facebook
twitter
search
search

U.S. sees offshore wind energy by 2017

Dec. 13, 2012 at 6:35 AM

WASHINGTON, Dec. 13 (UPI) -- The U.S. Energy Department said it expected commercial operations for offshore wind power generation to begin near six states in less than five years.

U.S. Energy Secretary Steven Chu said offshore wind engineering, design and deployment projects were awarded in Maine, New Jersey, Ohio, Oregon, Texas and Virginia. The projects are scheduled for commercial operation by 2017.

"The United States has tremendous untapped clean energy resources and it is important for us to develop technologies that will allow us to utilize those resources in ways that are economically viable," Chu said in a statement.

The Energy Department said offshore wind has the potential to produce as much as 4,000 gigawatts of renewable electricity, four times what the country produces now.

In April, U.S. regulators approved the construction plan for the Cape Wind energy project off the coast of Massachusetts. The project calls for 130 wind turbines capable of generating about 3.6 megawatts of energy each. It should be completed by 2014.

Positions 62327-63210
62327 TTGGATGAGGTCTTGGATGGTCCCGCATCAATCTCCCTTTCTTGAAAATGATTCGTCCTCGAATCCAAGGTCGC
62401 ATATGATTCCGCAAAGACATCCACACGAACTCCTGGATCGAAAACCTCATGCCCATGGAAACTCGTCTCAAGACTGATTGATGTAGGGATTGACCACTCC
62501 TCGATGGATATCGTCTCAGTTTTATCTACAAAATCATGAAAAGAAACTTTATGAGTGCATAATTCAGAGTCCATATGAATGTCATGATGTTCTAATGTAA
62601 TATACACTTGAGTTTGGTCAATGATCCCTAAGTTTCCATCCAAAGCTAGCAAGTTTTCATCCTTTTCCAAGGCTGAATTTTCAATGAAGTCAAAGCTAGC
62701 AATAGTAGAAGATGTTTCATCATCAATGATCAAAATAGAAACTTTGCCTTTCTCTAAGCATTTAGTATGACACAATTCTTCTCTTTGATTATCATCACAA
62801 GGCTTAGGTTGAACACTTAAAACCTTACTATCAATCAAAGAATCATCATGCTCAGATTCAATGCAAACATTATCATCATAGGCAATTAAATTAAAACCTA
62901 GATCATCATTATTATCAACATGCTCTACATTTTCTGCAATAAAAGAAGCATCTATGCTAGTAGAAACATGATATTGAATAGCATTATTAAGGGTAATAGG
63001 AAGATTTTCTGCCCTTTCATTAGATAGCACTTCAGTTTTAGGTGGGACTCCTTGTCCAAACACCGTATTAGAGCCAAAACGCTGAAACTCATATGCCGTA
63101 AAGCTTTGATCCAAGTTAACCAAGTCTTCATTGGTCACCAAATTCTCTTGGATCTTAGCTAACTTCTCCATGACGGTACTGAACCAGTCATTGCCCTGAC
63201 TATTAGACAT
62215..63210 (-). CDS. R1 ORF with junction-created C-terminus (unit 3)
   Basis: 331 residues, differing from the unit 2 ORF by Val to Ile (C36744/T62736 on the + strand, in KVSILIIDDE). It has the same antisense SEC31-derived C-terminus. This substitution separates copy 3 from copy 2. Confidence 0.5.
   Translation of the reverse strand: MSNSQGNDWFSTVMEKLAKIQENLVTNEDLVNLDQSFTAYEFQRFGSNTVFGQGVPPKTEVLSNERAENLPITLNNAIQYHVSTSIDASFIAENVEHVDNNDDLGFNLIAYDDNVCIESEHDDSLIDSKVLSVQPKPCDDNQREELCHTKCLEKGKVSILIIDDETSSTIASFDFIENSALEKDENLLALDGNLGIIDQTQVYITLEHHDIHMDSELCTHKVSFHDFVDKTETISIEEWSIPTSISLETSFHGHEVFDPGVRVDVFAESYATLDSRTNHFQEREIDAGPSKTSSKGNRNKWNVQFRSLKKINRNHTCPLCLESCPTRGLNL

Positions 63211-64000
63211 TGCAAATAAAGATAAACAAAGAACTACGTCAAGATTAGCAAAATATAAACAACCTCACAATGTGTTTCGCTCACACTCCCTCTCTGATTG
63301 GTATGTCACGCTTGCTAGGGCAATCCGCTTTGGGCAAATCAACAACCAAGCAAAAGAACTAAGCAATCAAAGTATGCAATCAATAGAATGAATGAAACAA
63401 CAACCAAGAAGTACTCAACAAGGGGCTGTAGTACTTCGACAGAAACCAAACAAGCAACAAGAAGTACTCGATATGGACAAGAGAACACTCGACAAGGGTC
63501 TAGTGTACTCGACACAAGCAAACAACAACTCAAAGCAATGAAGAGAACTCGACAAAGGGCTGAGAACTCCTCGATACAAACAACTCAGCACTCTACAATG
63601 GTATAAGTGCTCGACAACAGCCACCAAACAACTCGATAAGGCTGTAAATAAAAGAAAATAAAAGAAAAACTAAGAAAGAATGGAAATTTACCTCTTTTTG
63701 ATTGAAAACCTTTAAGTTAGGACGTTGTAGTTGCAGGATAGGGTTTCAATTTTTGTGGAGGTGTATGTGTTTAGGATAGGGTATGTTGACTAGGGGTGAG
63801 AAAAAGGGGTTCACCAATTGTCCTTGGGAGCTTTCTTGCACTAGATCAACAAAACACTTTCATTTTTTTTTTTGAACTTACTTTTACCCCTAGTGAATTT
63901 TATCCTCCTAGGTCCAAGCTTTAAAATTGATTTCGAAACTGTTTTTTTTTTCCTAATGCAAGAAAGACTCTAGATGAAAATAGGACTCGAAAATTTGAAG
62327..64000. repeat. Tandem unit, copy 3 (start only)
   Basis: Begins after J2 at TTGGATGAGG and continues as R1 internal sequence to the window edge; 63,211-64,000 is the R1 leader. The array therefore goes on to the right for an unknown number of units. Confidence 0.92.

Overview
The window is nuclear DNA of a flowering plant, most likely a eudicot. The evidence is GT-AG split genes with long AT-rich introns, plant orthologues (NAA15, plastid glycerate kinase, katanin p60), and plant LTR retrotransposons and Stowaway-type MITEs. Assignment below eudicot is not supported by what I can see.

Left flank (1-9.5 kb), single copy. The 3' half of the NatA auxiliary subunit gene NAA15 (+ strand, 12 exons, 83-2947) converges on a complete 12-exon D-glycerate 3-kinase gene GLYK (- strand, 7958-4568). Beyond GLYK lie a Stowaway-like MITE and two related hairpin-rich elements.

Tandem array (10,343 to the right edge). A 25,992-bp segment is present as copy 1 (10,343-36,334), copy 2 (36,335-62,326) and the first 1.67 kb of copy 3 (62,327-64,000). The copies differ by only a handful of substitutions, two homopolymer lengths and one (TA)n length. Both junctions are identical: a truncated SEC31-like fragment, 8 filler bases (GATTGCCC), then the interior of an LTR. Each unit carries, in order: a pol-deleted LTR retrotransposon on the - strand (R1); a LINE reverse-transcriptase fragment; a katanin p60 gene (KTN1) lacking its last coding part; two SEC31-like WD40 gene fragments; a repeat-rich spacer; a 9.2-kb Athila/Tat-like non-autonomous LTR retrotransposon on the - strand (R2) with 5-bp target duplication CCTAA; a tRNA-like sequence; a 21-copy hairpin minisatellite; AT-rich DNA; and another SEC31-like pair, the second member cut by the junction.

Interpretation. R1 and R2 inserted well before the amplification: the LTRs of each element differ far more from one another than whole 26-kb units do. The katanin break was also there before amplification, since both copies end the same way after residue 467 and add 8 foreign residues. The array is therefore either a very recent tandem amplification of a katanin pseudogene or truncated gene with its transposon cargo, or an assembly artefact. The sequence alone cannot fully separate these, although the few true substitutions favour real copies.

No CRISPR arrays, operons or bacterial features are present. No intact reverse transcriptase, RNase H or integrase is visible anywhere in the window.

Onshore wind power in the United States accounted for 32 percent of new additions to grid capacity last year.

Related UPI Stories
Topics: Steven Chu
Latest Headlines
Top Stories
Australia receives seventh C-17 in record time
Work to prepare Portsmouth Navy base for new carriers begins
U.S. military service buys Israeli radar for testing
Unidentified military orders SFC Energy's fuel cells
Shell to cut 6,500 jobs, $7B in investments after major 2Q losses